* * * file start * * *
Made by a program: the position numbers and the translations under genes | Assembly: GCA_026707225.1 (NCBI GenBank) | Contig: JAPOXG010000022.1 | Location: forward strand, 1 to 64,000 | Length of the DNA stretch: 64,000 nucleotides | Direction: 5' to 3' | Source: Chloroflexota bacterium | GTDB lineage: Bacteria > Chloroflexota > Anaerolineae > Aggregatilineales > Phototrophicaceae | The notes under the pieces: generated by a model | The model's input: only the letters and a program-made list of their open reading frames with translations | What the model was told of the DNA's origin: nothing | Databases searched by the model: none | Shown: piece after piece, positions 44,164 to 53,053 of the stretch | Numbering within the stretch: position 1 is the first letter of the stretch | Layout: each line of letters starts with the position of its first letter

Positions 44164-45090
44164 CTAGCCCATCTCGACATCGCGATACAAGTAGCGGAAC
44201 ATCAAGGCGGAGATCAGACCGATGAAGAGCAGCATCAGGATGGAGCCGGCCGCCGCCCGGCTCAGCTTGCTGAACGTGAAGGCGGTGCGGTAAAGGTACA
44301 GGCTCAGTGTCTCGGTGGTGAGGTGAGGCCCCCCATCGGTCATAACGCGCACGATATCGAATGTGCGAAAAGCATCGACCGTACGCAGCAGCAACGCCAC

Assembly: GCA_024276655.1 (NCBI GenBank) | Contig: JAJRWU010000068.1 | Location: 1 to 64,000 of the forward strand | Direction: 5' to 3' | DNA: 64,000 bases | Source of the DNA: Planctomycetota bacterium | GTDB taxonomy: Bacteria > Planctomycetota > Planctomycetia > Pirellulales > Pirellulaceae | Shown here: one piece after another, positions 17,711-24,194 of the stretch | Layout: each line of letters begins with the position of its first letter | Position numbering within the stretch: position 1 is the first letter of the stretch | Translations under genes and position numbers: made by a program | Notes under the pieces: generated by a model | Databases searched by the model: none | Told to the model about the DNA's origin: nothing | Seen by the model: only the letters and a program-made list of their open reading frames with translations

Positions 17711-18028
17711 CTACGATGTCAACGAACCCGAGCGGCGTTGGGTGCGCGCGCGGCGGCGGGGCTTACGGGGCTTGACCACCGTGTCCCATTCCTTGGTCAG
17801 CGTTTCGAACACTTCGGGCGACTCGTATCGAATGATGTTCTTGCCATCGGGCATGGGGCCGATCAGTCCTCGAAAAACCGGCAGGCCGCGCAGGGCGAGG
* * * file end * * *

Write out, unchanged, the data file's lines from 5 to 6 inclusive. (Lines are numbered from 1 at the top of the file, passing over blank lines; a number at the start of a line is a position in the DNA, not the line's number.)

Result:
44301 GGCTCAGTGTCTCGGTGGTGAGGTGAGGCCCCCCATCGGTCATAACGCGCACGATATCGAATGTGCGAAAAGCATCGACCGTACGCAGCAGCAACGCCAC

Assembly: GCA_024276655.1 (NCBI GenBank) | Contig: JAJRWU010000068.1 | Location: 1 to 64,000 of the forward strand | Direction: 5' to 3' | DNA: 64,000 bases | Source of the DNA: Planctomycetota bacterium | GTDB taxonomy: Bacteria > Planctomycetota > Planctomycetia > Pirellulales > Pirellulaceae | Shown here: one piece after another, positions 17,711-24,194 of the stretch | Layout: each line of letters begins with the position of its first letter | Position numbering within the stretch: position 1 is the first letter of the stretch | Translations under genes and position numbers: made by a program | Notes under the pieces: generated by a model | Databases searched by the model: none | Told to the model about the DNA's origin: nothing | Seen by the model: only the letters and a program-made list of their open reading frames with translations